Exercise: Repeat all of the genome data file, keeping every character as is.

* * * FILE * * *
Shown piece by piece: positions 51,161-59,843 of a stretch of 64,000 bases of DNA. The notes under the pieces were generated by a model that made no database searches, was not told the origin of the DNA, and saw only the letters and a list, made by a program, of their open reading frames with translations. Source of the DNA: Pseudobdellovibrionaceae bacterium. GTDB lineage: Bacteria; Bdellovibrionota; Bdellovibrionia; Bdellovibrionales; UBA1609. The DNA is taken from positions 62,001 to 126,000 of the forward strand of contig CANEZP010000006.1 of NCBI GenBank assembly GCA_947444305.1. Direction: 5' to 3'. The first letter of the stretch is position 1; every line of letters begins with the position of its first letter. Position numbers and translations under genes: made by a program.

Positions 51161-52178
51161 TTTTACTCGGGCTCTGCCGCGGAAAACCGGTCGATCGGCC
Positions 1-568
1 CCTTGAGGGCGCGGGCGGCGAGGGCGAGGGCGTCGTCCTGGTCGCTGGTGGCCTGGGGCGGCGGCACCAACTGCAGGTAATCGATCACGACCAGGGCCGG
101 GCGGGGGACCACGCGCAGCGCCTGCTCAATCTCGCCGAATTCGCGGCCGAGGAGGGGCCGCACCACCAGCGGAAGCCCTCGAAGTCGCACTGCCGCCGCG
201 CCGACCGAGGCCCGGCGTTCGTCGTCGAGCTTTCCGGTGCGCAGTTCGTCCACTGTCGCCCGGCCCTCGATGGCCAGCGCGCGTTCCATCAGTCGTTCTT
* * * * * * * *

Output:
Shown piece by piece: positions 51,161-59,843 of a stretch of 64,000 bases of DNA. The notes under the pieces were generated by a model that made no database searches, was not told the origin of the DNA, and saw only the letters and a list, made by a program, of their open reading frames with translations. Source of the DNA: Pseudobdellovibrionaceae bacterium. GTDB lineage: Bacteria; Bdellovibrionota; Bdellovibrionia; Bdellovibrionales; UBA1609. The DNA is taken from positions 62,001 to 126,000 of the forward strand of contig CANEZP010000006.1 of NCBI GenBank assembly GCA_947444305.1. Direction: 5' to 3'. The first letter of the stretch is position 1; every line of letters begins with the position of its first letter. Position numbers and translations under genes: made by a program.

Positions 51161-52178
51161 TTTTACTCGGGCTCTGCCGCGGAAAACCGGTCGATCGGCC
Positions 1-568
1 CCTTGAGGGCGCGGGCGGCGAGGGCGAGGGCGTCGTCCTGGTCGCTGGTGGCCTGGGGCGGCGGCACCAACTGCAGGTAATCGATCACGACCAGGGCCGG
101 GCGGGGGACCACGCGCAGCGCCTGCTCAATCTCGCCGAATTCGCGGCCGAGGAGGGGCCGCACCACCAGCGGAAGCCCTCGAAGTCGCACTGCCGCCGCG
201 CCGACCGAGGCCCGGCGTTCGTCGTCGAGCTTTCCGGTGCGCAGTTCGTCCACTGTCGCCCGGCCCTCGATGGCCAGCGCGCGTTCCATCAGTCGTTCTT